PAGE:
Suppose we have a set of samples \(S_X = \left \{ \mathbf{x}_i \right \}_{i=1}^{N}\) drawn from an initial distribution \(p_X (\mathbf{x})\) and a set of samples \(S_Y = \left \{ \mathbf{y}_i \right \}_{i=1}^{N}\) drawn from a target distribution \(p_Y (\mathbf{y})\), where \(N\) is the number of samples in each set. The goal is to learn a mapping \(\ \mathcal{G}: X \rightarrow Y\). In other words, not only map \(S_X\) to \(S_Y\), but also map all the samples from \(p_X (\mathbf{x})\) to samples from \(p_Y (\mathbf{y})\). GANs consist of two deep CNNs, namely the generator \((\mathcal{G})\), and the discriminator \((\mathcal{D})\), which can achieve the goal of training the generative network via an adversarial game. The game is described as follows:\(\ \mathcal{D}: \mathbb{R}^{m \times n} \rightarrow [0, 1]\) estimates the probability that a sample came from the \(p_Y (\mathbf{y})\) rather than from the of output of \(\mathcal{G}\). The generator \(\mathcal{G}\) maps \(p_X (\mathbf{x})\) to \(p_Y (\mathbf{y})\) such that it’s output is difficult for \(\mathcal{D}\) to distinguish from the samples in \(p_Y (\mathbf{y})\). Let \(\theta^{(\mathcal{G})}\) and \(\theta^{(\mathcal{D})}\) be the set of parameters for networks \(\mathcal{G}\) and \(\mathcal{D}\), respectively. We can describe the GAN objective as a combination of the generator and the discriminator objective functions as follows (Mao et al., 2016): \[ \begin{equation} \begin{aligned} \mathcal{L_{\mathcal{G}}} &\ = \mathop{\mathbb{E}}_{\mathbf{x} \sim p_{X}(\mathbf{x})}\left [ \left (1-\mathcal{D}_{\theta^{(\mathcal{D})}} \left (\mathcal{G}_{\theta^{(\mathcal{G})}}(\mathbf{x}) \right) \right)^2 \right ], \\ \mathcal{L_{\mathcal{D}}} &\ = \mathop{\mathbb{E}}_{\mathbf{x} \sim p_{X}(\mathbf{x})}\left [ \left( \mathcal{D}_{\theta^{(\mathcal{D})}} \left (\mathcal{G}_{\theta^{(\mathcal{G})}}(\mathbf{x}) \right) \right)^2 \right ] \ + \mathop{\mathbb{E}}_{\mathbf{y} \sim p_{Y}(\mathbf{y})}\left [ \left (1-\mathcal{D}_{\theta^{(\mathcal{D})}} \left (\mathbf{y} \right) \right)^2 \right ], \\ \end{aligned} \label{one} \end{equation} \] where \(\mathbf{x}\) and \(\mathbf{y}\) are random samples drawn from distributions \(p_X (\mathbf{x})\) and \(p_Y (\mathbf{y})\), respectively. The \(\mathcal{G}\) and \(\mathcal{D}\) are differentiable with respect to \(\mathbf{x}\), \(\mathbf{y}\), \(\theta^{(\mathcal{G})}\), and \(\theta^{(\mathcal{D})}\) but the GAN objective is highly nonlinear and non-convex because of the network structure used for \(\mathcal{G}\) and \(\mathcal{D}\), as described later. In practice, we do not have access directly to distributions \(p_X (\mathbf{x})\) and \(p_Y (\mathbf{y})\). Instead we have sets of samples (e.g. frequency slices each corresponding to a shot) for each of them, \(S_X\) and \(S_Y\). In order to have training data we rely on the assumption that either we have some fully-sampled shots at random locations, or we can use training data from one part of the model for the rest. If we define \(p_X (\mathbf{x})\) and \(p_Y (\mathbf{y})\) to be the distribution of partial measurements and fully sampled data, respectively, we can enforce the network to do reconstruction by minimizing the following reconstruction objective over \(\theta^{(\mathcal{G})}\): \[ \begin{equation} \begin{aligned} &\ \mathcal{L}_{\text{reconstruction}} = \mathop{\mathbb{E}}_{\mathbf{x} \sim p_{\text{X}}(\mathbf{x}), \ \mathbf{y} \sim p_{Y}(\mathbf{y})}\left [ \left \| \mathcal{G}(\mathbf{x})-\mathbf{y} \right \|_1 \right ], \\ \end{aligned} \label{two} \end{equation} \] where \(\mathbf{x}\) and \(\mathbf{y}\) are paired samples —i.e., given \(\mathbf{x}\) the desired reconstruction is \(\mathbf{y}\). We observed that using \(\ell_1\) norm as a misfit measure in the reconstruction objective gives a better recovery SNR. A similar choice has been made by Isola et al. (2016). So we can summarize the game for training GAN by combining reconstruction objective with GAN objective as follows: \[ \begin{equation} \begin{aligned} &\ \min_{\theta^{(\mathcal{G})}} \left \{ \mathcal{L_{\mathcal{G}}} + \lambda \mathcal{L}_{\text{reconstruction}} \right \} ,\\ &\ \min_{\theta^{(\mathcal{D})}} \left \{ \mathcal{L_{\mathcal{D}}} \right \}. \\ \end{aligned} \label{three} \end{equation} \] To solve this problem we approximate the expectations by taking random paired subsets of samples from \(\ S_X\) and\(\ S_Y,\) without replacement, —i.e., picking random subsets of paired sub-sampled and fully-sampled frequency slices, and alternatively minimizing \(\mathcal{L_{\mathcal{G}}}\) and \(\mathcal{L_{\mathcal{D}}}\) over \(\theta^{(\mathcal{G})}\) and \(\theta^{(\mathcal{D})}\), respectively. By using the optimized parameters, we can map \(p_Y (\mathbf{x})\) to \(p_Y (\mathbf{y})\) using the generator network (Goodfellow et al., 2014). After extensive parameter testing, we found that \(\lambda = 100\) is the appropriate value for this hyper-parameter that controls the relative importance of the reconstruction objective.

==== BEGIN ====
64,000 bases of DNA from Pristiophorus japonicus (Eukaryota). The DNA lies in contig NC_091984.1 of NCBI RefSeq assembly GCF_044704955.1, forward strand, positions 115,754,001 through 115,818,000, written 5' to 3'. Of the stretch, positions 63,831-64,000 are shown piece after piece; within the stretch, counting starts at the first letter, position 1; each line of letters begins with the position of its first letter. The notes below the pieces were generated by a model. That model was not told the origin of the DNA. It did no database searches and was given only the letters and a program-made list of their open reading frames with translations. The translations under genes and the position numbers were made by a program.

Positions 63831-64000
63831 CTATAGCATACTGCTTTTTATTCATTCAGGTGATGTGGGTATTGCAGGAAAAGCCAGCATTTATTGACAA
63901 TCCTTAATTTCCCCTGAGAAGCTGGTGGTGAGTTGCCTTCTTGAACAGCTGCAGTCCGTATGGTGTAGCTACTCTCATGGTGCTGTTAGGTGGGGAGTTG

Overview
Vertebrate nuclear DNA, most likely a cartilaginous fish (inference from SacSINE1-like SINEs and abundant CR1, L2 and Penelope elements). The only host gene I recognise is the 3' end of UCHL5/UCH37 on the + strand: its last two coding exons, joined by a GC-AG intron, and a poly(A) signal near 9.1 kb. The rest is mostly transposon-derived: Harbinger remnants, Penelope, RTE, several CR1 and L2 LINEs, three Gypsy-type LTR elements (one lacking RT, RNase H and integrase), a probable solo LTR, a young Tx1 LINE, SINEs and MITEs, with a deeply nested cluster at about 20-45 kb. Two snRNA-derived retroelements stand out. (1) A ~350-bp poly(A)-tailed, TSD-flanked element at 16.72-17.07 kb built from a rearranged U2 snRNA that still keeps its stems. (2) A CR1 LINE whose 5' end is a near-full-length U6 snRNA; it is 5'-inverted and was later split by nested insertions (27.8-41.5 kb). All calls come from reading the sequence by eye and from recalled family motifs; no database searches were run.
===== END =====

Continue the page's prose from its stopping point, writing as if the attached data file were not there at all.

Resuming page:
Excellent performance of CNNs in practice (Krizhevsky et al., 2012) suggests that they are reasonable models to use for our generator and discriminator. For completeness, we briefly describe the general structure of CNNs — the network architecture used for both our generator and discriminator — that is similar to choices made by Zhu et al. (2017) with minor changes to fit our frequency slices dimensions. In general, for given parameters \(\theta\), CNNs consist of several layers where within each layer the input is convolved with multiple kernels, followed by either up or down-sampling, and the elementwise application of a nonlinear function (e.g. thresholding, …). Network architecture, including the number of layers, dimension and number of convolutional kernels in each layer, the amount of up or down-sampling, and nonlinear functions used, is designed to fit the application of interest. After deciding on the architecture, the set of parameters \(\theta\) for the designed CNN consists of the convolution kernels in all the layers of the CNN. During training, In optimization problem \(\ref{three}\), for given input and output pairs, \(\theta\) gets optimized.